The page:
Is this the real life? Is this just fantasy?

Some shifts felt like surreal dreams, they couldn’t have been real. When days off came round, you’d find yourself thinking “did that really happen?!”. But this is daily life in front line emergency care.

You meet your fair share of people lacking…”basic intelligence”…out there. Often alcohol or drugs are a contributor, sometimes it’s just how they are.

This is, in no way, a dig at any nation (#spottheparanoia). The job was an assault in the city centre, around 2300 (11pm). We arrived to find two police officers with a French person who had been set upon by some locals. I think, quite quickly, that I worked out what may have caused them to get the urge to do so. The patient instantly gave off an air of arrogance, and backed it up swiftly with their attitude. “are you a private service?” they asked, with a thick French accent. I stated we were NHS, and asked if they were on holiday or resident in the UK. We established, eventually, that they were studying in this country. Having managed to convince the patient that we were currently the best they were going to get, they, reluctantly, got into the back of the ambulance. Having done a full top to bottom examination it was clear that the injuries were mostly facial, but I advised they went to A&E in case there were any I had missed, possibly even a concussion (unseen injuries that result from blows to the head). The patient agreed. On the way they began to quiz me on the quality of care they should expect. “The same as everyone else” I stated. Then they asked about the broken teeth they had received during the assault. Would they be fixed at the hospital. I said it wasn’t likely. “then you must take me to the airport!” they demanded. They got agitated when I tried to explain the difference between an emergency ambulance and a taxi. Then they demanded an explanation as to why their teeth would not be fixed at A&E. In a moment of kindness I decided to save them from the wrath of the nurses he was about to meet, who would have no tolerance for his attitude. I began to explain in clear term what A&E was and what would probably happen there. I explained that their broken teeth were not a medical issue, that they were a cosmetic problem. “Cosmetic? What is cosmetic?” they said indignantly. I tried to explain but to no avail. Then I had a brilliant idea! This was the 21st Century, and I had a smartphone….with Google Translate! I typed in “cosmetic” – English to French. The translation arrived quickly. With a grin I read it out to the patient. Oh…”cosmetic”. It was exactly the same. The patient still didn’t get it, so I showed them. “ohhhh. “cosmeteek”” they said.

By this time we had arrived at hospital and my grinning partner was opening the rear doors of the ambulance. I stood up and walked out the vehicle. The patient followed me and, after a very brief handover, I left them in the less tollerant hands of the nurses. They would sort that attitude out.

Occasionally we would come across incidents that hadn’t been called in yet. One such incident occurred on a junction of two main roads as we were leaving the city to return to our station. A crowd was gathered just off the junction, in the middle of the road. As we slowed to have a better look, we saw someone lying on the road, the crowd having gathered around them – RTC. My partner pulled over and parked the ambulance in a position to protect our new patient and activated the vehicle’s blue lights. I jumped out and went to investigate the situation while my partner called control to inform them what was happening.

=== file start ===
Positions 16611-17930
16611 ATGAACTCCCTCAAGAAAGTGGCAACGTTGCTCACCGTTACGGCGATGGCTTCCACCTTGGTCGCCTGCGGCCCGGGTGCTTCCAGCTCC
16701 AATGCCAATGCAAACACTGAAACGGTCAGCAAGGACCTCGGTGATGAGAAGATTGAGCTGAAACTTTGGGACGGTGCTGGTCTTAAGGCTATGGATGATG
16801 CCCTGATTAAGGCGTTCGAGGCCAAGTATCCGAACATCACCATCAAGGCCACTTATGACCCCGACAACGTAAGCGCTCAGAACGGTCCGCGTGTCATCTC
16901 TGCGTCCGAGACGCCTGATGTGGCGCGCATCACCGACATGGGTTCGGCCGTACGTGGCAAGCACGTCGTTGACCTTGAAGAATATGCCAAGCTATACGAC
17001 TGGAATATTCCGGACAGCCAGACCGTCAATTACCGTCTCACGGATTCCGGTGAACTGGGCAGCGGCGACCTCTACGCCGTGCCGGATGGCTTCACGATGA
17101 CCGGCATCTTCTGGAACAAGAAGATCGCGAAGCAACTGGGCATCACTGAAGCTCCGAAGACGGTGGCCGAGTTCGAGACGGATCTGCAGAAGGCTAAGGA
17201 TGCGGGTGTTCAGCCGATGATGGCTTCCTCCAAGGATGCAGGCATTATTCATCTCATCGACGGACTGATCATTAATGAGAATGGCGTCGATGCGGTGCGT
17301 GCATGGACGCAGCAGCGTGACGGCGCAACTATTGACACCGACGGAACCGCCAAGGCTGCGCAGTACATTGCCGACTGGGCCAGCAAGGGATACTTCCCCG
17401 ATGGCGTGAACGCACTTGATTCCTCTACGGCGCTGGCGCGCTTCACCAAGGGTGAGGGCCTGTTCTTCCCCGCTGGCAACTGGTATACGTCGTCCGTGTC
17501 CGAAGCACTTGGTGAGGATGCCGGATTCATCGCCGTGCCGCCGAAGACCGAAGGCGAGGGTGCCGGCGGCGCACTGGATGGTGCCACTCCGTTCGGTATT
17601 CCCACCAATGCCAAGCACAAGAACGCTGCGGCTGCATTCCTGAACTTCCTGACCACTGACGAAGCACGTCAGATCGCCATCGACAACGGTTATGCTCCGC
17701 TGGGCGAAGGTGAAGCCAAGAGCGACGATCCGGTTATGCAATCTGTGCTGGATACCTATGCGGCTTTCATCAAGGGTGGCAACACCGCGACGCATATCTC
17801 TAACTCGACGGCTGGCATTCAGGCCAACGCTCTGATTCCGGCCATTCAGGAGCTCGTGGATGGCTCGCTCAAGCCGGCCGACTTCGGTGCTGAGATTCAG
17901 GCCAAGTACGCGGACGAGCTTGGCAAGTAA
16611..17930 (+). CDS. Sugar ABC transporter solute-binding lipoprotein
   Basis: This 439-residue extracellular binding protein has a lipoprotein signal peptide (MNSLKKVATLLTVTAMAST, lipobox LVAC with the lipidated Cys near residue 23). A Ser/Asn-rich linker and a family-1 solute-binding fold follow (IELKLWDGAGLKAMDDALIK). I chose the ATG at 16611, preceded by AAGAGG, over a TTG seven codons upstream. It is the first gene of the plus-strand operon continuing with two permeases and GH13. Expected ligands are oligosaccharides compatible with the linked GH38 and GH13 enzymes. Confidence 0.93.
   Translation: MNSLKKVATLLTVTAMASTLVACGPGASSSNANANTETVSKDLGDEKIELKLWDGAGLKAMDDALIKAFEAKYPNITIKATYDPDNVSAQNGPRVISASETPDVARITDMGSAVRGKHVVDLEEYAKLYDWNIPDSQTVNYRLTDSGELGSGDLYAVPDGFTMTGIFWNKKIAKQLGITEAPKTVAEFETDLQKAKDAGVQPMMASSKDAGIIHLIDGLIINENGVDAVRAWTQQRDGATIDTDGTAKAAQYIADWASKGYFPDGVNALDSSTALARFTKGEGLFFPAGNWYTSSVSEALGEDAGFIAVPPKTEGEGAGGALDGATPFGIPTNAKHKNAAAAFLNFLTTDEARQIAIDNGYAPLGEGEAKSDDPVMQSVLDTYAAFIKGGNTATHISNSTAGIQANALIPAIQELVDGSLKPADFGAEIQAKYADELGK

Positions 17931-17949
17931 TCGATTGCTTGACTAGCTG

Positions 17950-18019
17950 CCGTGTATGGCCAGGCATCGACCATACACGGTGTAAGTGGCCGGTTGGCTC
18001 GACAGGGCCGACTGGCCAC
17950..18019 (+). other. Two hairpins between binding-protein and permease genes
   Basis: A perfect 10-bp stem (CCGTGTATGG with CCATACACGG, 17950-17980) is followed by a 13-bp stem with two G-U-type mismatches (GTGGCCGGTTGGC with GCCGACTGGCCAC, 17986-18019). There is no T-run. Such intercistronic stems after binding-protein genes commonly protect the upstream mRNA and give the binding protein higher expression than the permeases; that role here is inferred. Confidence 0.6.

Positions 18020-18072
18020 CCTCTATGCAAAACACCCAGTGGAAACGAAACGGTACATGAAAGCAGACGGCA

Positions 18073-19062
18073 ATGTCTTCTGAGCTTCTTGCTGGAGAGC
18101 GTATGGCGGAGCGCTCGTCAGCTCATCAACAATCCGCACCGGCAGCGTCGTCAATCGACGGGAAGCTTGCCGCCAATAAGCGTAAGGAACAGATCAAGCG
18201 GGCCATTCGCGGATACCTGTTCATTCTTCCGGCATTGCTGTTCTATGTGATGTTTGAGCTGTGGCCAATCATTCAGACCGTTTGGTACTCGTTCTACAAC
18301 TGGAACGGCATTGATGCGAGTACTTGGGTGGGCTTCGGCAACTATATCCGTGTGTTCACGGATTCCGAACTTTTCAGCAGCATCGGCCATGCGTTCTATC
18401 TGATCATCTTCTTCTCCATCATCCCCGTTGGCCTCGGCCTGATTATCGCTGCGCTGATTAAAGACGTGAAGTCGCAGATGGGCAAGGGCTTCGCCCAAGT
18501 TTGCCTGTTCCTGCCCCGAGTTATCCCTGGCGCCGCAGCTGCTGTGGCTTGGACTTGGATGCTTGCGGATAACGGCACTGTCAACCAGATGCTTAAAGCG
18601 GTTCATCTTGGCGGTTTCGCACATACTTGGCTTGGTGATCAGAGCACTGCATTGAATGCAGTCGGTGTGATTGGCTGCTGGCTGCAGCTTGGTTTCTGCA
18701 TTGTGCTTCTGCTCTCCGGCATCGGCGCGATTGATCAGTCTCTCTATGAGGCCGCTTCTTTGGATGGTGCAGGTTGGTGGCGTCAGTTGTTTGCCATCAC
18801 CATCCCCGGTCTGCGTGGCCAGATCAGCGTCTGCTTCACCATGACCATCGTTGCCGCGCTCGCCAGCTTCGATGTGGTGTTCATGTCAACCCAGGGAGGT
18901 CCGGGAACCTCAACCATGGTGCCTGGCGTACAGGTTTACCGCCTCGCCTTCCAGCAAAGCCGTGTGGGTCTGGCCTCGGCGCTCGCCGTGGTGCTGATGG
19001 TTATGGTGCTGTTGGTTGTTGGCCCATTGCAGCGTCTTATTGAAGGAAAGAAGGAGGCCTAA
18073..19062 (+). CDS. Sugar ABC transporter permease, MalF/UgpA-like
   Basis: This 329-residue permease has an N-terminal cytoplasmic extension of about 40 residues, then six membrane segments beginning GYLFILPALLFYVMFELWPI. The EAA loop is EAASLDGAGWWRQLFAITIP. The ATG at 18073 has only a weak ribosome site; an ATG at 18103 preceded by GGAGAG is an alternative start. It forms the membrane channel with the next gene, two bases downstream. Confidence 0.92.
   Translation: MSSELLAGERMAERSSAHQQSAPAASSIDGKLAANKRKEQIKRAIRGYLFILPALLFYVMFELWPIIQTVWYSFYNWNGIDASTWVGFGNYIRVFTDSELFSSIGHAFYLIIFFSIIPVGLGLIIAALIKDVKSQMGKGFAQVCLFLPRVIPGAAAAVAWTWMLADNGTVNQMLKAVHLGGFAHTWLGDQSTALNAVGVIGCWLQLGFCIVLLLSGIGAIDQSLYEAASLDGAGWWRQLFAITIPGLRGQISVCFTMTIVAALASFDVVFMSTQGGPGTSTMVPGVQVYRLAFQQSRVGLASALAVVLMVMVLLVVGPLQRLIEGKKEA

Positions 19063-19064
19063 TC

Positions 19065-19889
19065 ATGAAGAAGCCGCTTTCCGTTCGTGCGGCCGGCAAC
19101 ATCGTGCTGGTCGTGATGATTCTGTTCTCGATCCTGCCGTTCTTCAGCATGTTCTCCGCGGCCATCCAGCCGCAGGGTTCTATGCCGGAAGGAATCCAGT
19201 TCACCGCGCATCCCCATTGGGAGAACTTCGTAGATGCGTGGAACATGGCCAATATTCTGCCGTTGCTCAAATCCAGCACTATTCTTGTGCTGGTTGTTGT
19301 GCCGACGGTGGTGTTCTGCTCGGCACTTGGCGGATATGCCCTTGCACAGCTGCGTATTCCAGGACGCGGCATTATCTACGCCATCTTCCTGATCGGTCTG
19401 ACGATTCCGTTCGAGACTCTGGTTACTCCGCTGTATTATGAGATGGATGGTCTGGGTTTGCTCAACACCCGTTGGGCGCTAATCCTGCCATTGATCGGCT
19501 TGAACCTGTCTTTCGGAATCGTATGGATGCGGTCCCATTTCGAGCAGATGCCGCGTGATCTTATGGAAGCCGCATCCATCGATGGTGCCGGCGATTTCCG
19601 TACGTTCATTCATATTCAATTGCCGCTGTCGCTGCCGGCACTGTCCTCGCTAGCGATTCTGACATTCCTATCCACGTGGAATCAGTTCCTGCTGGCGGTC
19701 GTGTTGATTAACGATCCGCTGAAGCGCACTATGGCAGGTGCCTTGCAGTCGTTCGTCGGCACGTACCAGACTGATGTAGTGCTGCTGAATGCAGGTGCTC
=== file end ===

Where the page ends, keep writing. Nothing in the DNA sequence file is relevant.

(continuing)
The patient had been on a bicycle and had been struck by a car at the traffic lights. A swift top to bottom examination revealed no neck or spinal injuries, and the patient’s headgear and clothing had protected most of their body. There was, however, the possibility of a fracture, maybe even two, to one of the patient’s ankles. I was on my knees beside the patient talking to them when I felt a tap on my back. “What’s their name?”. Confused, I turned round to someone on their mobile phone. “Sorry. What?” I said. “What’s their name?” the phone person repeated. “Erm…..Who are you? Why?…..What?” was the best I could muster. “It’s the ambulance. On the phone. They want to know their name!”. Okay. Think. What?! I pointed at the back of my uniform shirt, thinking the word AMBULANCE embroidered there might be a clue. Mobile phone person looked blankly at me, so I pointed at the big white van with the blue flashing lights. Nothing. “Can I talk to them?” I asked in despair, my hand held out for the phone. Still unsure of what was going on, the person handed me the phone and I identified myself to the call taker. “Oh hello, I think your partner is on the radio to your dispatcher.” “Uh-huh”. I updated them on the situation and the patient’s suspected injuries. I handed the phone back, just as the police arrived and moved the, still confused, owner away from the scene along with the rest of the spectators.

I found out later that the French patient tried to give the A&E staff grief and was swiftly asked to vacate the department by security. I wonder if mobile phone person has ever understood what happened. Probably not.

Those were two of many real jobs that seemed very unreal looking back. They happened though, I was there!

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